Poor pay higher tax share than rich

New statistics reveal burden falling on least well off


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The UK's poorest households pay a higher share of their income in tax than the richest, figures show.

The poorest fifth of households pay 37.8% of their gross income in direct and indirect taxes, while the richest fifth pay 34.8%.

Cash benefits make up over half the income of the poorest households, compared with 3.5% for the richest.

The findings were published as part of the Office for National Statistics' annual survey of the effect of taxes and benefits on household income for the year 2013/14.

The report found that the richest fifth of the population pay three percentage points less of their income in tax than the poorest fifth. The gap has grown since last year when the difference was 2.3 points.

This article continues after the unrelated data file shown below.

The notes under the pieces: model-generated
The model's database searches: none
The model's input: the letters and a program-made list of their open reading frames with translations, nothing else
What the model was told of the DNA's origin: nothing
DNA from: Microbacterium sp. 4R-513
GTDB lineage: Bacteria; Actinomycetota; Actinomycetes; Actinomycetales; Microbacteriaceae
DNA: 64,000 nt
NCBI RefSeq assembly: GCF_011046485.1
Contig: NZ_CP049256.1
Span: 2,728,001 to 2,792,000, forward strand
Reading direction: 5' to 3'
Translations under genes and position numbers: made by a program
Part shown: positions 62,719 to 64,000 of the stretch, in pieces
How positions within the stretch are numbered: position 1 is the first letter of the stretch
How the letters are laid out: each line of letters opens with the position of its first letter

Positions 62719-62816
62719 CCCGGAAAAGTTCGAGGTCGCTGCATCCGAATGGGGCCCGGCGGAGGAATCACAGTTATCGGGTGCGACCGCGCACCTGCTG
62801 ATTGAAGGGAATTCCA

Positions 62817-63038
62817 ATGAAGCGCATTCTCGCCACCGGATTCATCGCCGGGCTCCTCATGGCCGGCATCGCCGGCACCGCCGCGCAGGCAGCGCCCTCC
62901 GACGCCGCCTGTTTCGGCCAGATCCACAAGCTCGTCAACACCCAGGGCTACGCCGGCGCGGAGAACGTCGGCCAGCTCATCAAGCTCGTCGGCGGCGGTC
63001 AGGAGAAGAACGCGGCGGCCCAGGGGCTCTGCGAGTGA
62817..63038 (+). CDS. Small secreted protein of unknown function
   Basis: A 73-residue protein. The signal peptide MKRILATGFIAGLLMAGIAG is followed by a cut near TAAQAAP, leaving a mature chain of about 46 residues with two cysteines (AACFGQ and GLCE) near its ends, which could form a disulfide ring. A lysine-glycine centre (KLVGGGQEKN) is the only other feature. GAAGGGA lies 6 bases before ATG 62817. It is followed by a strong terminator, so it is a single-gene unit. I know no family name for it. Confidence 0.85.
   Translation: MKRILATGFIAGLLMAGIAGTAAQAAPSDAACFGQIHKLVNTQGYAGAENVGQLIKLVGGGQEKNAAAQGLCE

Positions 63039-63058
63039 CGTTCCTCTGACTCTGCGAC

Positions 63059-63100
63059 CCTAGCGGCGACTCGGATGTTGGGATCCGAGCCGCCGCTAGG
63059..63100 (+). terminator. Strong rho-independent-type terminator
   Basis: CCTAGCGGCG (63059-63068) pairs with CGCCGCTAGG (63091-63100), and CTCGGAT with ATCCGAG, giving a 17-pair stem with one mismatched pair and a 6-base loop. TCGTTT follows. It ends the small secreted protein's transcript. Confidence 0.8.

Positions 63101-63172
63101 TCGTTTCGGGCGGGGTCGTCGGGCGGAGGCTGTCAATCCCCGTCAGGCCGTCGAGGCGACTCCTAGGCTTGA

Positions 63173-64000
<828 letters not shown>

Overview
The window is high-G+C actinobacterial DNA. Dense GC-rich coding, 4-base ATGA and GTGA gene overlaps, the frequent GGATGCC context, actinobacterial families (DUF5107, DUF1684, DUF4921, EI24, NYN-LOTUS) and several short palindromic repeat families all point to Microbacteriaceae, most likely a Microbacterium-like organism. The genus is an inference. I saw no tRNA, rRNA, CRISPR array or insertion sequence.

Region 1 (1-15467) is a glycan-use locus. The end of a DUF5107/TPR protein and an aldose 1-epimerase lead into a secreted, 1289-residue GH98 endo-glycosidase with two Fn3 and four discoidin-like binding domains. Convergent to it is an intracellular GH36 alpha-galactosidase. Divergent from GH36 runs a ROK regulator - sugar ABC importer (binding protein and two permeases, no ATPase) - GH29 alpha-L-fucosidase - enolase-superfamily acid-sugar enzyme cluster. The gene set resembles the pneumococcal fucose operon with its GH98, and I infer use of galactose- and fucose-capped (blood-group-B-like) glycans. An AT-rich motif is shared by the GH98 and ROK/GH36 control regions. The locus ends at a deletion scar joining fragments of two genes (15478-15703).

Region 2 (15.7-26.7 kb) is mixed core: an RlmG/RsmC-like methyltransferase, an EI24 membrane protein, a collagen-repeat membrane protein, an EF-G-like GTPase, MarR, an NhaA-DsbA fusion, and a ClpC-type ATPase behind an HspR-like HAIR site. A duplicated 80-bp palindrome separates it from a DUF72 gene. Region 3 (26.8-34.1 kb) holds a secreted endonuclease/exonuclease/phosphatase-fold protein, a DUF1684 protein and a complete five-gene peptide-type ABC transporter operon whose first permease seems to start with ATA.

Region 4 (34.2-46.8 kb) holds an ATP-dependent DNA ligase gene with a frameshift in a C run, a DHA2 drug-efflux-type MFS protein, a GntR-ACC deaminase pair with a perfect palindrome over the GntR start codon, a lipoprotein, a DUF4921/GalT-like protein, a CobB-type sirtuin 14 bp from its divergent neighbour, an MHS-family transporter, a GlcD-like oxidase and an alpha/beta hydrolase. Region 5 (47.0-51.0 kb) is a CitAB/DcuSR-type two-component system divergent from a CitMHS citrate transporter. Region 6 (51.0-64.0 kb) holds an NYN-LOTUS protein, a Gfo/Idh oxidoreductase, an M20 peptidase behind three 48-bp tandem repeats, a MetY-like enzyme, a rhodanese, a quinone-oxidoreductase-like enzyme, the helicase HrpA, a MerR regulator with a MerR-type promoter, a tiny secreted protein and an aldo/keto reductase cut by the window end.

Before taxes and benefits the richest fifth of households was found to have an average income of £80,800 in 2013/14, 15 times greater than the poorest fifth, who had an average of £5,500.

After all taxes and benefits are taken into account the ratio between the top and bottom fifth of households is reduced to four-to-one.

Meanwhile the average disposable income for UK households stood at £24,500 in 2013/14 - an increase of £810 (3.4%) on the previous year, but below the peak of £25,001 in 2007/08.

Average income has roughly doubled since current records began in 1977, when the figure as compared on 2013/14 prices was £12,152.

The report also noted that overall levels of income inequality are broadly unchanged, although inequality among retired households has increased slightly.

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